Quality assurance (QA) within the field of mental health is the practice of monitoring and reviewing services to ensure adherence to specified standards of care. Agents within State governments and various organizations influence record keeping procedures through ethical guidelines and law. For instance, client records must be maintained for all clients receiving mental health services, including informed consent, releases of information, treatment plans, and progress notes. Accurate and timely record keeping procedures assure quality mental health services. However, professionals sometimes err in the maintenance of client records, which can have a negative impact on services, clients, and practitioners. To assist ...


Marx V. Flanigan: A Discussion On Abortion, James Fallin 2014 Cedarville University

Marx V. Flanigan: A Discussion On Abortion, James Fallin

CedarEthics: A Journal of Critical Thinking in Bioethics

Dr. Richard Flanigan looked up from the magazine he had been perusing. Several cancellations at the women’s center that afternoon left him with some free time before his next appointment. Flanigan felt disgust for the young women who had called that morning to say they had a change of heart about the procedure. Oh well! So what if a few easily swayed teens fell for the pro-life rhetoric? With the free time, he sat down at the receptionist’s desk, preparing to while away the hour with some light reading. An older man, with a bushy beard and dressed ...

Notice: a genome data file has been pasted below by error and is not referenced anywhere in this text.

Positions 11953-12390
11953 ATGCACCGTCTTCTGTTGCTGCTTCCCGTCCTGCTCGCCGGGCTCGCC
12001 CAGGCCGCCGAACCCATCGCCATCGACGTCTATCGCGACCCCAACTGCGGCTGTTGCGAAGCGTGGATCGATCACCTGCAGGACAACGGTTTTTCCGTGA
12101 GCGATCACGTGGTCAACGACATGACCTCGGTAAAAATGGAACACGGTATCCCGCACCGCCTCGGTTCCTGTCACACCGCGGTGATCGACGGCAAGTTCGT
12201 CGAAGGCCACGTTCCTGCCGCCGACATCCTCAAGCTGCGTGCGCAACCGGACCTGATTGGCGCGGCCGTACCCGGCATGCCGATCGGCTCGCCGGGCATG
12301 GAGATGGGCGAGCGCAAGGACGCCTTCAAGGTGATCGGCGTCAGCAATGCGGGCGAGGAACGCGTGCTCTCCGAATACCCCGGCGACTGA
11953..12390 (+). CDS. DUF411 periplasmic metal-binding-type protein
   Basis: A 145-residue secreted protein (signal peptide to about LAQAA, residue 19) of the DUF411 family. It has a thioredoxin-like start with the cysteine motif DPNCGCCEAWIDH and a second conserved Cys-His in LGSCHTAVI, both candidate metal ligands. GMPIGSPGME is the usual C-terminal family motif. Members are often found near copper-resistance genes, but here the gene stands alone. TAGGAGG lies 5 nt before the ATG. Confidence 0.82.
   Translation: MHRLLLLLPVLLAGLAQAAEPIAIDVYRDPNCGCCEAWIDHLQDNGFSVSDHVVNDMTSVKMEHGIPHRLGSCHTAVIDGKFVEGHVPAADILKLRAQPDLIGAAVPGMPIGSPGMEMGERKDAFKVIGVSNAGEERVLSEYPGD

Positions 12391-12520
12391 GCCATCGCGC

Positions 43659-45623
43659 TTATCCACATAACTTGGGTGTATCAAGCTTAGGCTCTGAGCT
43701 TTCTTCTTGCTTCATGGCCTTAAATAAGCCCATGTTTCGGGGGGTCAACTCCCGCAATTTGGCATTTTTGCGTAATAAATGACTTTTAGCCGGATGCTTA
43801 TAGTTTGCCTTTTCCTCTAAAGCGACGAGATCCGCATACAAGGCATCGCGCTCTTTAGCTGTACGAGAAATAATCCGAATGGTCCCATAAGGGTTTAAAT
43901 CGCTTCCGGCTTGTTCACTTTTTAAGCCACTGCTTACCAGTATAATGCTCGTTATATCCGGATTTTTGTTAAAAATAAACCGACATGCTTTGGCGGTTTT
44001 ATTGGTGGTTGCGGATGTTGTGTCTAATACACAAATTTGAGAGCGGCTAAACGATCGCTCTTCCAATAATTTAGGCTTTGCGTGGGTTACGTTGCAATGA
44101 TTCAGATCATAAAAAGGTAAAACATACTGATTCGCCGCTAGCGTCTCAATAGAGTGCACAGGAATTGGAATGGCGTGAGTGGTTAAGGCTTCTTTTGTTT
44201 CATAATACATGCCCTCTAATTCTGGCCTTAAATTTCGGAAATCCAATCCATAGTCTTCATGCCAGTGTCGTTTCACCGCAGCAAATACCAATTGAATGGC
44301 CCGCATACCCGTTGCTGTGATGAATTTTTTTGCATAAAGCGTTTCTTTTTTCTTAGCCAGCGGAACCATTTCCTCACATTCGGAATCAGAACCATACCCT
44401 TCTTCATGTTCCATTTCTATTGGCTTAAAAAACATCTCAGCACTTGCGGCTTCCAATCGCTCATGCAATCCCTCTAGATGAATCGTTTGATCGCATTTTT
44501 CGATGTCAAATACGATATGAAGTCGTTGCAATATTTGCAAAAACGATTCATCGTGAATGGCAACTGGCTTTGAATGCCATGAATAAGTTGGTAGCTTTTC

Defending Unborn Orphans: Embryo Adoption, Krisitn Colman 2014 Cedarville University

Defending Unborn Orphans: Embryo Adoption, Krisitn Colman

CedarEthics: A Journal of Critical Thinking in Bioethics

When parents have a baby, they are required by law and social precedent to care for the baby and provide it with a good home; unless their baby is an excess embryo produced from in vitro fertilization (IVF). Then the embryo can be abandoned to indefinite freezing. However, some families are choosing to adopt these embryos fixed in cryogenic limbo. In this article, I will look at the history and legality of embryo adoption, explain what is involved in embryo adoption, and finally expound on the ethical ramifications of choosing embryo adoption.


Realizing Potential: A Pragmatic Look At Human Embryonic Stem Cell Research, Mark Bentley 2014 Cedarville University

Realizing Potential: A Pragmatic Look At Human Embryonic Stem Cell Research, Mark Bentley

CedarEthics: A Journal of Critical Thinking in Bioethics